Just as before, the ad network guilty of showing these malicious ads is AdSpirit, the same ad network abused in August to show malverts on MSN, Weather.com, Wunderground, and The Drudge Report.
The difference, this time, is that advertisers were using the Neutrino and RIG exploit kits, instead of Angler. There's a trend with malicious actors that are moving away from using the Angler exploit kit, trend observed since the beginning of the year.
This may have something to do with the fact that Angler was last year's most used exploit kit, and many cyber-security vendors have focused their efforts on detecting its presence on Web pages. According to Malwarebytes, this most recent MSN malvertising campaign was spotted in Germany. Most of the infected ads were for Lidl, one of Germany's leading low-cost supermarket chain.
Security researchers say it was easy to spot the ads, since most were using "advertiser domains freshly created a few days prior the attack or hiding behind the CloudFlare service." While the researchers didn't manage to infect one of their test stations with malware from this campaign, a similar, older malvertising campaign with the same parameters was caught spreading the CryptoWall ransomware.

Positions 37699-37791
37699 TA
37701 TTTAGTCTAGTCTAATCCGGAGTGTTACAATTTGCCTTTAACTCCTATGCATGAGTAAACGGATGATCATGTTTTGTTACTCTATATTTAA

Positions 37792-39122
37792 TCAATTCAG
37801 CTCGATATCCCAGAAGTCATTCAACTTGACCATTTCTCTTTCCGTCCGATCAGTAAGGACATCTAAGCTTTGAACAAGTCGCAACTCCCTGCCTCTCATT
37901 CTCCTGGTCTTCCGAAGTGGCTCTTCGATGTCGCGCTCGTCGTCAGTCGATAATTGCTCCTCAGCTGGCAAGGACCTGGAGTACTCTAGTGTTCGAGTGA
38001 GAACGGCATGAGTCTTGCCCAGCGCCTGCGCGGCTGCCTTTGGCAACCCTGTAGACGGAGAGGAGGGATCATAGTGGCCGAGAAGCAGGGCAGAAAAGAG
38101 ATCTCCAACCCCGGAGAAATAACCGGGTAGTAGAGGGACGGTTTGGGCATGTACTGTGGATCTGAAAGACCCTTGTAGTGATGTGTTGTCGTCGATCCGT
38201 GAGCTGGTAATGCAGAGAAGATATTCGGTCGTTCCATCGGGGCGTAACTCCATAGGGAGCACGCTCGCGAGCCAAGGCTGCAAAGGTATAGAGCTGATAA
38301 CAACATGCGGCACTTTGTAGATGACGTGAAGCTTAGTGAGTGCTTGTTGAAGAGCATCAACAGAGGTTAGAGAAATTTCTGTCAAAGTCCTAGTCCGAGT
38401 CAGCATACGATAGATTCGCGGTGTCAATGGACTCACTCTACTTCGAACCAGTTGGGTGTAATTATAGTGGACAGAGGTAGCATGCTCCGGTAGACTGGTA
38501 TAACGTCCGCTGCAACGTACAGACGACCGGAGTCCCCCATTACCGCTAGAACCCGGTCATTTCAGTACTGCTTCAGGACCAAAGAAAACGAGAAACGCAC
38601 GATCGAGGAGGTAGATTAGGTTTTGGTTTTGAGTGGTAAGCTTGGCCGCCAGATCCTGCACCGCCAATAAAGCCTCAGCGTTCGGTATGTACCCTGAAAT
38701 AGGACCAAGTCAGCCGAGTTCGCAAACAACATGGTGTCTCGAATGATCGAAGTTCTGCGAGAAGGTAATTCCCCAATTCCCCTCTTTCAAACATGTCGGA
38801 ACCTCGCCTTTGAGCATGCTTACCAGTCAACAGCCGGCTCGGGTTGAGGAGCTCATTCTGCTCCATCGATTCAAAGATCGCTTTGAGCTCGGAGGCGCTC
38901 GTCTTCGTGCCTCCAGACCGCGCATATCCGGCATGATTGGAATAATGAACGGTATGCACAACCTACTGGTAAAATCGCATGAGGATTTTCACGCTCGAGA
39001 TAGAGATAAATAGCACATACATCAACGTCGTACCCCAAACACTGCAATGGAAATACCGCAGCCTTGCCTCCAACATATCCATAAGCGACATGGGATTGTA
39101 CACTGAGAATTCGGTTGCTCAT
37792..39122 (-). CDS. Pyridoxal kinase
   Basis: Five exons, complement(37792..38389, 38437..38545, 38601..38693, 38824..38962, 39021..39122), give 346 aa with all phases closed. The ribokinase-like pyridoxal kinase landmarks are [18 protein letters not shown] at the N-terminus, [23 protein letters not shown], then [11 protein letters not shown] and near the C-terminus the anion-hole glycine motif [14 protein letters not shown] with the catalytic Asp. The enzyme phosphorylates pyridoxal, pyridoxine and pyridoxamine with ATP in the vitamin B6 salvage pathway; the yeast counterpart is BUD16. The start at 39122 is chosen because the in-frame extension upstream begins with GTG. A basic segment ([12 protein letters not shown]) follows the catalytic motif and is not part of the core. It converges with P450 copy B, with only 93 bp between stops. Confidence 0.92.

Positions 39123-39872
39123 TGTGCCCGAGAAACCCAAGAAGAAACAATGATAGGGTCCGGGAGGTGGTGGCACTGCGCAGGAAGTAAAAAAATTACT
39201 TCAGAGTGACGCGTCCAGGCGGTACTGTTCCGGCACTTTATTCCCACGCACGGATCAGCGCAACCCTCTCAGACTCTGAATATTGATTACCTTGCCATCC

To protect malicious ads, the simplest solution is to use an ad blocker, but using a security product is a much wiser solution since users might sometime whitelist sites and let malicious ads through. In recent months, most malicious actors have moved their operations from spam campaigns to malvertising, since there's a higher chance of infecting users through sneaky ads on legitimate websites, rather than relying on users to open, download, and then double-click on a malware's installer.